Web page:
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Kevin Hart has heard warnings about the streaming industry that have rocked Hollywood ever since Netflix revealed last week that it had lost subscribers in recent months.

But Mr. Hart, a prolific actor and comedian, doesn’t buy into that.

“There are too many different entities, too many different platforms, too many different places where the world of content can freeze,” Mr. Hart said in an interview from Belfast, Northern Ireland, where he is filming for Netflix. “Anyway, it’s now reinforced.”

Mr. Hart has a big supporter of his thesis. Hart’s media company, HartBeat, said Tuesday it has raised $100 million from Abry Partners, a private equity firm in Boston. Abry is buying a 15 percent stake in HartBeat, people with knowledge of the deal said, valuing the company at more than $650 million.

The deal makes Mr. Hart the latest entertainment entrepreneur to use private investment money that is being distributed throughout Hollywood. Last year, Reese Witherspoon, LeBron James and Will Smith sold stakes in their media businesses to firms looking to cash in on increased demand for content.

Valuations rose in part due to interest from firms. Hello Sunshine, the company founded by Ms. Witherspoon, has been valued at nearly $1 billion in a deal with Candle Media, a new company backed by private equity firm Blackstone. Moonbug Entertainment, owner of the popular children’s show CoComelon, has been valued at nearly $3 billion in a deal with Candle Media.

Michael Nathanson, an industry analyst, said production contracts with established artists will become more common as streamers focus on profitability. Media companies want shows and movies to have the best chance of attracting new subscribers, he says, and name recognition is a surefire way to achieve that.

“The only way to get rid of the clutter is with quality or famous brands,” Mr. Nathanson said.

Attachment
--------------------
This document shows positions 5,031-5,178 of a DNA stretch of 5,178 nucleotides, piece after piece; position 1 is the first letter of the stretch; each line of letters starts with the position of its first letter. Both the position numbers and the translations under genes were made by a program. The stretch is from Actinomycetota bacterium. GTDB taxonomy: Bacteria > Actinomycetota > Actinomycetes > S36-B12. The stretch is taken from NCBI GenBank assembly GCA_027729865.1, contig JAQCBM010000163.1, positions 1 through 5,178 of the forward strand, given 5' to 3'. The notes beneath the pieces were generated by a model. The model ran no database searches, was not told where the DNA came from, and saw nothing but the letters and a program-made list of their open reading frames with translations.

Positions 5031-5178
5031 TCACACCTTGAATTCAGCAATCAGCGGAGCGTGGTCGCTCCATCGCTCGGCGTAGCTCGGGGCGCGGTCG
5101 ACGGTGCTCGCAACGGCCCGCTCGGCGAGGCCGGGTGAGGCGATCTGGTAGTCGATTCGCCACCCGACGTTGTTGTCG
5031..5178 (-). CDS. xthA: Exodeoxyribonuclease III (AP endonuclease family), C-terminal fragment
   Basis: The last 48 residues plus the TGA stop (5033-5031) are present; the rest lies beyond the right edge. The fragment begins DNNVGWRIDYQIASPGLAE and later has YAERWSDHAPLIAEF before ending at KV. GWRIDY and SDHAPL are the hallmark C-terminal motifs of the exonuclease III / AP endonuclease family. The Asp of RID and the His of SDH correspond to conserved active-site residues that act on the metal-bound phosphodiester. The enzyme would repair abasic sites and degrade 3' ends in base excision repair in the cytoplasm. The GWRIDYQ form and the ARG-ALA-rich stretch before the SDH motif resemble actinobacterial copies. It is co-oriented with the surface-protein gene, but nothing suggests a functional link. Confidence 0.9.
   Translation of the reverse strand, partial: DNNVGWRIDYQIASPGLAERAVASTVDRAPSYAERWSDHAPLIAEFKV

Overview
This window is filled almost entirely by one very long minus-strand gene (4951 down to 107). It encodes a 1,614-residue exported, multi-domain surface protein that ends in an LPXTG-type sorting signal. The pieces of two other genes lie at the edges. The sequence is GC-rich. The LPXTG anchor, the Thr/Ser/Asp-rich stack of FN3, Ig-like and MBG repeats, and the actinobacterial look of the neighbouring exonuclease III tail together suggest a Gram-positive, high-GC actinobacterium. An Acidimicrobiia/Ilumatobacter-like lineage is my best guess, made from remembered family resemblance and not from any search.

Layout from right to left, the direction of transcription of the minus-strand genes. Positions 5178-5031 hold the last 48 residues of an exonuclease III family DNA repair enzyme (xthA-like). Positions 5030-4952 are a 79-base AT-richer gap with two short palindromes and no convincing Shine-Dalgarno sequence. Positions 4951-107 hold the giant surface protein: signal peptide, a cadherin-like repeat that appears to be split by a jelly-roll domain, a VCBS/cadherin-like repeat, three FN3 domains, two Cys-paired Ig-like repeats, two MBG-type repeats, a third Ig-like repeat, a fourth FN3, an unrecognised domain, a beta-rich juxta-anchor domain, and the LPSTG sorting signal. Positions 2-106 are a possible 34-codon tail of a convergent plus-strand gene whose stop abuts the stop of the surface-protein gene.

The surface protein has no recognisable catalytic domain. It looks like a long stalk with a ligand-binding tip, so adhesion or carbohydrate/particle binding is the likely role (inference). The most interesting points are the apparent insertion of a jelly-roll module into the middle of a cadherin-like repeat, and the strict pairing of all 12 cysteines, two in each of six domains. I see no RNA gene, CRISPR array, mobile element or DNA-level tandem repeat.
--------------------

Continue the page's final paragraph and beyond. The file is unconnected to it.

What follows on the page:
HartBeat is a new comedy and cultural content company created from the merger of two firms associated with Mr. Hart: Laugh Out Loud, a digital comedy firm that was conceived in 2016 as a subscription streaming service by Lionsgate and Mr. . Hart and HartBeat Productions, Mr. Hart’s production company.

Hart, who controls HartBeat, steps down as chief executive but remains chairman of the board. He will be replaced by Ty Randolph, who was COO of Laugh Out Loud and HartBeat Productions. Jeff Clanagan, Mr. Hart’s longtime business partner, will be the company’s director of distribution, and Brian Smiley, president of film and television at HartBeat Productions, will be HartBeat’s director of content.

Streaming service Peacock NBCUniversal, which has a deal that gives it its first chance to buy TV shows produced by HartBeat, will continue to be a minority investor in the combined company. HartBeat executives will also own shares.

Abry Partners did not respond to a request for comment.

Ms. Randolph said that both HartBeat Productions and Laugh Out Loud were profitable before the merger, but declined to give details. More than 50 percent of HartBeat’s revenue will come from his studio, which has contracts to make shows for streamers like Peacock and Netflix. (Past productions have included Olympic Moments, a live coverage of the Summer Games, and Fatherhood, a Netflix film in which Mr. Hart plays a grieving father.) Licensing and brand advisory services for companies such as Procter & Gamble, Lyft and Sam’s Club.

Discussions about the merger began in earnest during a July retreat in Los Cabos, Mexico, where about 60 employees from both companies got to know each other after months of working remotely during the Covid-19 pandemic, Ms Randolph said. In a hotel room near the beach, the executives devised a combined company structure that included a reshuffling of senior management.

Mr. Hart predicted that competition between streaming services would result in several big players vying for subscribers in the market, each offering different content. He drew comparisons to the sportswear industry, where established companies like Nike continue to grow. As long as HartBeat provides good shows, he says, he will exist.

“There will never be a time when people don’t want to laugh, they don’t need to drop their shoulders and just have a good time,” Mr. Hart said.